“I hadn’t previously realized that Nebraska was in the center of the emerging biofuels production movement, and that biofuels can be made on a small scale,” said Eric Williams, a civil engineer who works for the Papio-Missouri River Natural Resources District planning bicycle and pedestrian trails and urban stormwater projects.
Soon after, about 10 people joined the group. Everyone contributed a few dollars to get the equipment, and a producer/consumer fuel license was obtained from the Nebraska Department of Revenue.
“That means that members of the co-op work together to produce fuel and are entitled to use that fuel in their vehicles,” Williams said.
Getting used cooking oil into shape for motor vehicles involves filtering out particles and heating the oil to remove water, burned oil and heavy waxes. A key part is called “transesterification,” a process that rearranges the fat molecules in the oil. It’s all done in steel vats that employ heat and chemical reactions to get the job done.
The finished fuel contains no sulfur and burns clean, with lower particle emissions than traditional fuels, said Scott Williams, who works as an academic adviser for the NorthStar Foundation, a nonprofit after-school program.
The biodiesel produced from waste vegetable oil has the exact same energy content as petroleum diesel, he said.
“People now want to be more involved with what is going on in their lives,” Scott Williams said. “We think this ties in very closely with the local food movement, the microbrews and all of that sort of thing that gets people participating in what they eat, drink and put in their vehicles.”
The Williams twins said no one in the group has any delusions about how much biodiesel from used cooking oil can contribute to the world’s energy demand. As it is, the co-op is produced a couple of thousand gallons last year and is aiming for about 15,000 gallons this year.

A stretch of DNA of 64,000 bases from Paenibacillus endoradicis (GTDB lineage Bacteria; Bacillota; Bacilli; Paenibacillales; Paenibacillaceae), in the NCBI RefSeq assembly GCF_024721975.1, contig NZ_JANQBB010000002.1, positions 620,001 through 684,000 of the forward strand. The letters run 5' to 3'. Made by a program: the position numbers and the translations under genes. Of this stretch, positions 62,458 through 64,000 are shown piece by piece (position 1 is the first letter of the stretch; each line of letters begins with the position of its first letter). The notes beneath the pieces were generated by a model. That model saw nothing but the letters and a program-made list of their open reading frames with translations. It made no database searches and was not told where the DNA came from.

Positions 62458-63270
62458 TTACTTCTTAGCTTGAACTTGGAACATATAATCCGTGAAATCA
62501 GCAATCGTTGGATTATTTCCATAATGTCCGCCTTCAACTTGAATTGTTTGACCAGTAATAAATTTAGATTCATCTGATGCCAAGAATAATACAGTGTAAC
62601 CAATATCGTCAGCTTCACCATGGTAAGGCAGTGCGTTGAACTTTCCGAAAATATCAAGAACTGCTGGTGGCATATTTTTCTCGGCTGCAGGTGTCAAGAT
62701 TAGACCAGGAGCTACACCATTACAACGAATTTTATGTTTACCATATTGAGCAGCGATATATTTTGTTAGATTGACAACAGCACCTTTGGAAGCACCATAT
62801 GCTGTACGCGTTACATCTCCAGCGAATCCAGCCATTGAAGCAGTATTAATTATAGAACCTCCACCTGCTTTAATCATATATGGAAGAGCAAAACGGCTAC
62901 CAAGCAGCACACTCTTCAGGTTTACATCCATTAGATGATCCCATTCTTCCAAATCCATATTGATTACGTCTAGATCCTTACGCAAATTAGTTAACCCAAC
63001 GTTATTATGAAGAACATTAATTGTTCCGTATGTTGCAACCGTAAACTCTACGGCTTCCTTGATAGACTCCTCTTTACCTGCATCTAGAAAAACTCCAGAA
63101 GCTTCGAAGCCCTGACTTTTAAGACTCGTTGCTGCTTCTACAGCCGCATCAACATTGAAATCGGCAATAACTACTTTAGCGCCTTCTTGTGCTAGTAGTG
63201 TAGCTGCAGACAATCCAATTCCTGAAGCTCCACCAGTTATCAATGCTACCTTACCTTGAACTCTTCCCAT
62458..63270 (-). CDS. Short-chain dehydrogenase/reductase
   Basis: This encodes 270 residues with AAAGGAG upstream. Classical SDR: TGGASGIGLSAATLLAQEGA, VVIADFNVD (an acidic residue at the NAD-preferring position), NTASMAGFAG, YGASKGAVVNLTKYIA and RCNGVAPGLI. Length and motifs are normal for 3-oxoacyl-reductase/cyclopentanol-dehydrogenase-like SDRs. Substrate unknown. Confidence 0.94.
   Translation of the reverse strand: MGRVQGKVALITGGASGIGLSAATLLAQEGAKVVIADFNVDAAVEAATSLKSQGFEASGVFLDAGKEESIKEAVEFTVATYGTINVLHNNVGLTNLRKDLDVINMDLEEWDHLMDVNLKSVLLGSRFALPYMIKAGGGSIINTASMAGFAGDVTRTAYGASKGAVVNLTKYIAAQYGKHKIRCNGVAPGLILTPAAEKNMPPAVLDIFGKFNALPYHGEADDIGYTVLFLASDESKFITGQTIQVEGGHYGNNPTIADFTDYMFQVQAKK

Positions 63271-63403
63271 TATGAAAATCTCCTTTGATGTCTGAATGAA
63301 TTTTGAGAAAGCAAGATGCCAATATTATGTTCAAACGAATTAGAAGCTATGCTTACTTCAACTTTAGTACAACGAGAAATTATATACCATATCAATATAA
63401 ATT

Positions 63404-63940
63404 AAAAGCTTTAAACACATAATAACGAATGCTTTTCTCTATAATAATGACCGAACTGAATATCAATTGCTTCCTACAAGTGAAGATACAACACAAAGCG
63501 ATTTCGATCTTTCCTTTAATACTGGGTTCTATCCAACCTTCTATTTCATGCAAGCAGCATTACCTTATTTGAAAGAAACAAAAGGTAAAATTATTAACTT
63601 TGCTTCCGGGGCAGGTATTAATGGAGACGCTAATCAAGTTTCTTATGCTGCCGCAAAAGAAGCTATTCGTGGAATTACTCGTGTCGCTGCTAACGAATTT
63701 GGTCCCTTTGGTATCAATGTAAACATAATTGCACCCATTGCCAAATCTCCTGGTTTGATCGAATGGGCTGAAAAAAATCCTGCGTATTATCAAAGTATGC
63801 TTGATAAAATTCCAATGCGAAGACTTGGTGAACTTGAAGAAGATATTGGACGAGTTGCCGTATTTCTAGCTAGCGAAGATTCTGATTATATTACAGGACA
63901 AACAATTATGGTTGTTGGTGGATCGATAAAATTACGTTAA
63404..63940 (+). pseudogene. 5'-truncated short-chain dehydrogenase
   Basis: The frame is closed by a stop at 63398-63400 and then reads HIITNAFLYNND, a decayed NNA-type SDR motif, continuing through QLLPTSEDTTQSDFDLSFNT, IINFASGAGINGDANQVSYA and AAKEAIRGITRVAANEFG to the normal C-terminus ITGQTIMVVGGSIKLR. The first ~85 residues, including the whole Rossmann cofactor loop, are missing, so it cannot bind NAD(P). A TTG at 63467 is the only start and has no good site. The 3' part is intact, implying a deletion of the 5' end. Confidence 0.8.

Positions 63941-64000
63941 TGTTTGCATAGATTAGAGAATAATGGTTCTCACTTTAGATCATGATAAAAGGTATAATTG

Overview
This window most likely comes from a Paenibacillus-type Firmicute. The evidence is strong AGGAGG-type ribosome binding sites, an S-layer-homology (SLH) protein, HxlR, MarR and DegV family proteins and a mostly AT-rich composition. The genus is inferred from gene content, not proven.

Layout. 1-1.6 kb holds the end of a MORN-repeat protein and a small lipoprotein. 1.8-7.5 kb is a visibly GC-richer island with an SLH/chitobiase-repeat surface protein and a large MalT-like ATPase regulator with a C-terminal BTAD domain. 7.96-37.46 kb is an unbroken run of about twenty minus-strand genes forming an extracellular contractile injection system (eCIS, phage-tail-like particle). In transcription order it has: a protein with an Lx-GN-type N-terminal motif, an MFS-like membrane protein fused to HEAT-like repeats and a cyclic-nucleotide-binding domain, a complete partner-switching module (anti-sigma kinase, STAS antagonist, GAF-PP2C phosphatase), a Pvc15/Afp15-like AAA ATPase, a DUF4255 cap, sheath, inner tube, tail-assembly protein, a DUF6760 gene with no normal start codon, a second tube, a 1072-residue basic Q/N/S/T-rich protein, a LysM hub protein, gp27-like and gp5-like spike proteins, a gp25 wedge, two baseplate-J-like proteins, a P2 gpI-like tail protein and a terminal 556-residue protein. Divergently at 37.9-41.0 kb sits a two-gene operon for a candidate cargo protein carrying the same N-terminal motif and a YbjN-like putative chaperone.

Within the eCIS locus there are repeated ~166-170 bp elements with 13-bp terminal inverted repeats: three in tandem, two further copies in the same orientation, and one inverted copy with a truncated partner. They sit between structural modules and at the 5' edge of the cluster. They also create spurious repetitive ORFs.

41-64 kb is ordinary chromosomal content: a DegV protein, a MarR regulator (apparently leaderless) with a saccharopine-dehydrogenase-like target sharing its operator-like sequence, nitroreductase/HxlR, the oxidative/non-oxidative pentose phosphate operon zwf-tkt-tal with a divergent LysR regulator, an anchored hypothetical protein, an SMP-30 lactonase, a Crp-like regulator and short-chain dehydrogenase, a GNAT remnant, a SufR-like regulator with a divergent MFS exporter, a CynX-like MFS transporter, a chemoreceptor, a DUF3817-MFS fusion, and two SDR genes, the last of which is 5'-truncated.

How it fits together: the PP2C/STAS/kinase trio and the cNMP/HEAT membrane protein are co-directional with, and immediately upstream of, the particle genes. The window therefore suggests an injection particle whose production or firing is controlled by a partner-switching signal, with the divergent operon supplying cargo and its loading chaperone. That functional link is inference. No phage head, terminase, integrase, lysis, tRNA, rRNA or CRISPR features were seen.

Through July 2014, the last period for which U.S. Energy Information Administration figures are available, 678 million gallons of biodiesel from all sources were produced nationally. U.S. oil producers belt out more than that every two days.
But, the co-op members say, small-batch, local, cooperative fuel-making is catching on and paving the way for new thinking. Soybeans, they said, make a fine motor fuel. Algae is an even better alternative, they said, as it avoids the “food versus fuel” debate that erupts when crops are used.
There are some large algae farms in New Mexico, and Omaha-based ethanol producer Green Plains Inc. is the majority owner of a five-acre algae farm at its plant in Shenandoah, Iowa, where it is exploring the potential for feed, food and fuel. If things work out as hoped, Green Plains would expand the operation to “possibly as large as 200 to 400 acres,” according to documents filed with the Securities and Exchange Commission.
There are some longstanding case studies out there on biofuels. Since 1997, the school district in Medford Township, New Jersey, has been running school buses on biodiesel made from soybeans. And about 150 grassroots organizations around the country are producing some amount of locally generated biodiesel, according to the Collective Biofuels Conference, which organizes an annual convention
“It can be done,” Eric Williams said. “We got off the ground for about $1,000. And a lot of hours of hard work.”
Information from: Omaha World-Herald, https://www.omaha.com